A previous investigation by Filipski et al. characterized PGx recommendations from FDA drug labels and U.S. professional medical and technology assessor organizations8. However, they restricted their analysis to only drug-metabolizing enzymes. Their search was performed through August 2015, and they found 189 biomarker–drug pairs, of which only 84 met their inclusion criteria. Within that smaller subset of PGx recommendations, they only compared two recommendation elements: the therapeutic recommendation (e.g., avoid use vs. use with caution) and the strength of the recommendation (e.g., recommended vs. essential). They did not specifically compare other recommendation elements that are important in clinical care, such as the patient group subject to the recommendation or the specific genetic variants recommended. Their evaluation of the FDA labels was quantitative, but when they compared the FDA labels to independent technology assessors, they only summarized the numbers of recommendations that were also actionable. Therefore, our study builds upon their work by providing a more comprehensive search and evaluation of all currently published clinical PGx recommendations and multiple elements of the recommendation.

Bank et al. published a comparison of the guidelines from CPIC and the Dutch Pharmacogenetics Working Group (DPWG)9. That study compared several recommendation elements, such as differences in terminology, allele classification, genotype-to-phenotype conversion, numbers of variants, and therapeutic recommendations. They found differences in therapeutic recommendations for 16 out of the 27 drug–gene pairs evaluated (59.3%), which is similar to the rate of composite inconsistencies identified in this study (48.1%). The study by Bank et al. provides important insight into the processes for developing PGx clinical recommendations. This study builds upon the work by Bank et al. by providing more clinically relevant information for clinicians in the U.S because clinicians in the U.S. typically get clinical PGx recommendations from either CPIC, FDA, or CPGs, as opposed to only the DPWG vs. CPIC. A previously published perspective paper by Luzum et al. evaluated three drug–gene pairs10. That paper performed an in-depth comparison of the levels of evidence for those three gene–drug pairs, but it did not provide a comprehensive or quantitative analysis of inconsistencies overall.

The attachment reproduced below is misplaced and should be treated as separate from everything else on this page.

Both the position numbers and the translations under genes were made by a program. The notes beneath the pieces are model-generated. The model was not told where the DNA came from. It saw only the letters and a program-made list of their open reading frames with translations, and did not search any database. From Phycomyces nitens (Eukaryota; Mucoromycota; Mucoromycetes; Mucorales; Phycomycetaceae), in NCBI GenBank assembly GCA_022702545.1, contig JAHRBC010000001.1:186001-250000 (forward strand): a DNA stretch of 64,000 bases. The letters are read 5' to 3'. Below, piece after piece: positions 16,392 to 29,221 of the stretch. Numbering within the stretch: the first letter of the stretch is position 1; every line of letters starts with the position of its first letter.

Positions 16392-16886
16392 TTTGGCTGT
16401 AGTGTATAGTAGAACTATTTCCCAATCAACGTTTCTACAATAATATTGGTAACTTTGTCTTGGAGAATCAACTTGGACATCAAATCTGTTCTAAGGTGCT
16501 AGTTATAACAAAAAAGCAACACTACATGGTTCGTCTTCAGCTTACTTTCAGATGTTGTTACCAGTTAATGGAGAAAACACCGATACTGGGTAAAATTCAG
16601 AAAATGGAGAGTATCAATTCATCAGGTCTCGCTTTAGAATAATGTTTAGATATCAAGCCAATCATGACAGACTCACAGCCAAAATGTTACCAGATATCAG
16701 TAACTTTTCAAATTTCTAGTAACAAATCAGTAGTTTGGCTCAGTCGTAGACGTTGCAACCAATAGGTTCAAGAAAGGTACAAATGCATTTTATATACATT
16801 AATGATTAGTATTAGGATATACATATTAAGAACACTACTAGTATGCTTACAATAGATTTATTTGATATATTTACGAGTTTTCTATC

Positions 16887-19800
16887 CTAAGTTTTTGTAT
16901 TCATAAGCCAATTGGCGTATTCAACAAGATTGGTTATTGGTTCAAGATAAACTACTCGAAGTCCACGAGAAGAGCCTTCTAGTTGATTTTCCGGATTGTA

Shekhani et al. performed a thorough investigation of discrepancies among clinical PGx recommendations from the FDA, CPIC, DPWG, and European regulatory agencies (e.g., the European Medicines Agency (EMA))21. Shekhani et al. found a consensus rate of 18% among all agencies regarding clinical actionability, which is similar to our consensus rate of 20.9% for clinical actionability. A critical piece that is missing from the study by Shekhani et al. is that they did not evaluate PGx recommendations from CPGs. In our clinical experience, CPGs are the primary source of clinical recommendations for many clinicians in the U.S., even when it comes to PGx recommendations. Programs that advocate for the adoption of CPGs by clinicians, such as the AHA’s “Get with the Guidelines” program22, support this point. Moreover, clopidogrel PGx is an example in which a CPG was written specifically in response to a black box warning by the FDA23. Therefore, we believe that our study is more clinically relevant than the study by Shekhani et al., at least for clinicians in the U.S., as our study included a critical source of clinical recommendations (CPGs).